Supply chain is very important to the success of businesses because it affects products and services are created. Aitken (1998) defined that a supply network is 'a network of connected and interdependent organisations mutually and co-operatively working together to control, manage and improve the flow of materials and information from suppliers to end users'. This has indicated that manager should focus on the relationship management to enhance the supply chain.
A good supply chain delivers maximum value to customers and maximum profit to the business. Christopher (2011) has figured out the consumers on current marketplace has become more demanding not only on the product quality but also the value added services.
To ensure that supply chains achieve its goals and maintain the kind of strategic operational excellence exhibited by World Class Supply Networks, it should have the following framework. The case study will evaluate the below four factors.
1. Work is designed as a series of team tasks that immediately reveal problems and can be cascaded across the supply network.
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2. Problems can be investigated quickly across the supply network and counter measures rapidly introduced.
3. Solutions are disseminated and adopted locally within the supply network.
4. People at all levels of the organizational supply network are taught to have empowerment, with the help of coaching, mentoring and training.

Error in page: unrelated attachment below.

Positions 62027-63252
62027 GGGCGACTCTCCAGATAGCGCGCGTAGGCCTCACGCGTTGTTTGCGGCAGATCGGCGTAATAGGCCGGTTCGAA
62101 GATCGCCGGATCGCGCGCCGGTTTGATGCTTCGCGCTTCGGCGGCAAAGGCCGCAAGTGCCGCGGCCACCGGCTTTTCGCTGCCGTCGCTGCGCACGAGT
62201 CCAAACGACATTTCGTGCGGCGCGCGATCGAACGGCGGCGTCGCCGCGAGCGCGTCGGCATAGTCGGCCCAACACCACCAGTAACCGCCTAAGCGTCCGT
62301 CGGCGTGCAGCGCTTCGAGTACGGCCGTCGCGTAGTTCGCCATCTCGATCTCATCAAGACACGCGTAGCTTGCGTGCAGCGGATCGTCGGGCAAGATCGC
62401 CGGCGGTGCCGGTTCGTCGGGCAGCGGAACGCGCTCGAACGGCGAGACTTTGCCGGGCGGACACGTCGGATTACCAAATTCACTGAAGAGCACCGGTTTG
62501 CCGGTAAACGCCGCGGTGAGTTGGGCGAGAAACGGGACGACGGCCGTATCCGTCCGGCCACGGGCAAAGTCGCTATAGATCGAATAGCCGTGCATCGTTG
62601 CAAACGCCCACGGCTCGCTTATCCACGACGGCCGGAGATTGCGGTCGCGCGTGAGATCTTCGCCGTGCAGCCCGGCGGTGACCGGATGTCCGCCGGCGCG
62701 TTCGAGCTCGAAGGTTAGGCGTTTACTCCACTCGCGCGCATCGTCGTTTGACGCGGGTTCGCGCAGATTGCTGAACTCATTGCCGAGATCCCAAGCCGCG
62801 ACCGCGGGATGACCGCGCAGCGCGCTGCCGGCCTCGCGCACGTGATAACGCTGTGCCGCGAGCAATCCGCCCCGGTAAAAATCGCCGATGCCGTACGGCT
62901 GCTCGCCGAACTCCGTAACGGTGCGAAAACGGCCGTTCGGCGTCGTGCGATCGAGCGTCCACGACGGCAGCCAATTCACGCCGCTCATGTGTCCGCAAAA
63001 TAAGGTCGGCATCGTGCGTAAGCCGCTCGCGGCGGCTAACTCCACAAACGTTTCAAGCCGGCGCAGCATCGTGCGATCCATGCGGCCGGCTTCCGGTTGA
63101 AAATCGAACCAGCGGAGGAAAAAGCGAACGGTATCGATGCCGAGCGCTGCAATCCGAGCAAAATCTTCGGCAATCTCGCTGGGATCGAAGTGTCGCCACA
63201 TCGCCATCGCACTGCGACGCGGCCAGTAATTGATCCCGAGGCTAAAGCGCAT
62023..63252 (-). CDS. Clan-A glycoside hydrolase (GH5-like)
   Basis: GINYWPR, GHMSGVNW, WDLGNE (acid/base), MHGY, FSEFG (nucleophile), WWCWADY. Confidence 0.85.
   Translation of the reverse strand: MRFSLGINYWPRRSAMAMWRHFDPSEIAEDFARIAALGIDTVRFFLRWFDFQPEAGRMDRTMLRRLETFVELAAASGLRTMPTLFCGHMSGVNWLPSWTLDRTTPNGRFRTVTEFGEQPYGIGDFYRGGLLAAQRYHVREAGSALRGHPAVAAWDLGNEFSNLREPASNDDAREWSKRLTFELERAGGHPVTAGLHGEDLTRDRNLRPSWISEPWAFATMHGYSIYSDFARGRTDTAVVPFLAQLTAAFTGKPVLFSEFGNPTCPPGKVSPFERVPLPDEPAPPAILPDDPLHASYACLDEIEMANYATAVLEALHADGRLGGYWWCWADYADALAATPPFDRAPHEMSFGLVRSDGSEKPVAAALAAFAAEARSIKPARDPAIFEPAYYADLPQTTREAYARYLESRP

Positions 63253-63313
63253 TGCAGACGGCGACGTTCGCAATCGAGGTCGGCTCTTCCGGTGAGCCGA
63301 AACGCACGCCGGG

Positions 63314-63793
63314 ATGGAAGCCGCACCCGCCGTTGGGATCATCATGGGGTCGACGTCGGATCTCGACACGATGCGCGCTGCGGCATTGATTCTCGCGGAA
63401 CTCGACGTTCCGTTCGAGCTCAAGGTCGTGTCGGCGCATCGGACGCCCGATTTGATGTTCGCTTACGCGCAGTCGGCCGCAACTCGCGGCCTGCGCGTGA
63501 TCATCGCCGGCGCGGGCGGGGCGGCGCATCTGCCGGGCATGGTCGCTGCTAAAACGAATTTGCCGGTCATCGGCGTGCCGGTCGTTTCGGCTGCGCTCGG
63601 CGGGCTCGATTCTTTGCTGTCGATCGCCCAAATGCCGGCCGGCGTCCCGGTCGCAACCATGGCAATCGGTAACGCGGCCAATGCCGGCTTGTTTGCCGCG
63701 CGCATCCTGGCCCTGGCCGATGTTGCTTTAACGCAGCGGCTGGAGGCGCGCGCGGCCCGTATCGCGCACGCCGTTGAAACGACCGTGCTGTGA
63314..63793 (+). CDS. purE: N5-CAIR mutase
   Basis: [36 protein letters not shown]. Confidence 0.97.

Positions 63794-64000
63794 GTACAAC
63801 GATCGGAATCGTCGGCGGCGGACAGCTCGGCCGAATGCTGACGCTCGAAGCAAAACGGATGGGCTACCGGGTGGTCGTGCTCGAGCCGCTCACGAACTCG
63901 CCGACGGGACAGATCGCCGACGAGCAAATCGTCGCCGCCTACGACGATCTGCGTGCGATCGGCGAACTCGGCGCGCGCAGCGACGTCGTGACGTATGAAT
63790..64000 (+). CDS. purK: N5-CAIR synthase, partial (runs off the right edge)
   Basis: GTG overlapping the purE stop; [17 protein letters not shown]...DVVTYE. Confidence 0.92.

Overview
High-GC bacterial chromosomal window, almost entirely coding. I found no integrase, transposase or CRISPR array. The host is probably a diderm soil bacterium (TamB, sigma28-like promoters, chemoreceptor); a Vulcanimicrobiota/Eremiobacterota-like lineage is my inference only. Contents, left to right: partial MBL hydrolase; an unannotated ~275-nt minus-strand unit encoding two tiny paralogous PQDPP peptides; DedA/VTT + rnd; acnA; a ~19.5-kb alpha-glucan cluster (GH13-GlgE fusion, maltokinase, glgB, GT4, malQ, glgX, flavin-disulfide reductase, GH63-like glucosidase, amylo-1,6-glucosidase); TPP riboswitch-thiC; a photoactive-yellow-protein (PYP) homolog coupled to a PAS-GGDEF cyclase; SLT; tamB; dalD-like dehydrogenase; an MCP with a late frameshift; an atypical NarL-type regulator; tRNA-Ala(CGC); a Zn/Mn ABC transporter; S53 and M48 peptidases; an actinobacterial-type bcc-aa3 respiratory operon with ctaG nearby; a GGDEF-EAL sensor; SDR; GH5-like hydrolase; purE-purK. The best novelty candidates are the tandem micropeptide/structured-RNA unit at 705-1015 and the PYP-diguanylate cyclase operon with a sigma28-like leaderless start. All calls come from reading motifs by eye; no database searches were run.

The four components of the framework above should exist in one form or another as company 'best practices' and is distinct from company to company depending on the nature of business. A certain best practice for the supply chain on specific company trying to achieve competitive advantage may not be best for another company in another industry, nor even in its own.
A real world case study of Dell Inc is discussed in this section in order to demonstrate the implementation of its company 'best practice' to achieve sustainable competitive advantages within the computer manufacturing industry.
3.0 Company Background
Dell Inc was founded by Michael Dell in 1984 and is a global technology company dedicated to providing IT and internet infrastructure solutions as well as manufacturing computers and servers to maximize returns for the benefit of its shareholders and employees (Dell, 2011). Dell's core business is to sell customized computers directly to customers. Dell has created a unique business model through a time-tested process that prioritises the customers' need (Dell, 2011). This has driven Dell to become one of the world's leading computer companies with innovation, high quality of services and product customisation.
The mission statement of Dell is to be the most successful computer company in the world at delivering the best customer experience in the marketplace (Farfan, 2010). Hence, Dell has one simple concept of running their business which is to sell computer systems directly to end-users (Figure 4) while meeting the customers' expectations and needs simultaneously (Lazaris et.al., 2004).
Figure 1: Dell's Build-to-Order Model
4.0 Strategic Business Practices of Dell Inc.
As mentioned early, organisation should integrate the supply chain as a whole to achieve competitive performance. Dell recognises the importance of best practice operations and productions systems to run their supply network efficiently and effectively. The company implement following approaches to ensure continue improvement in Supply Chain Management (SCM) performance.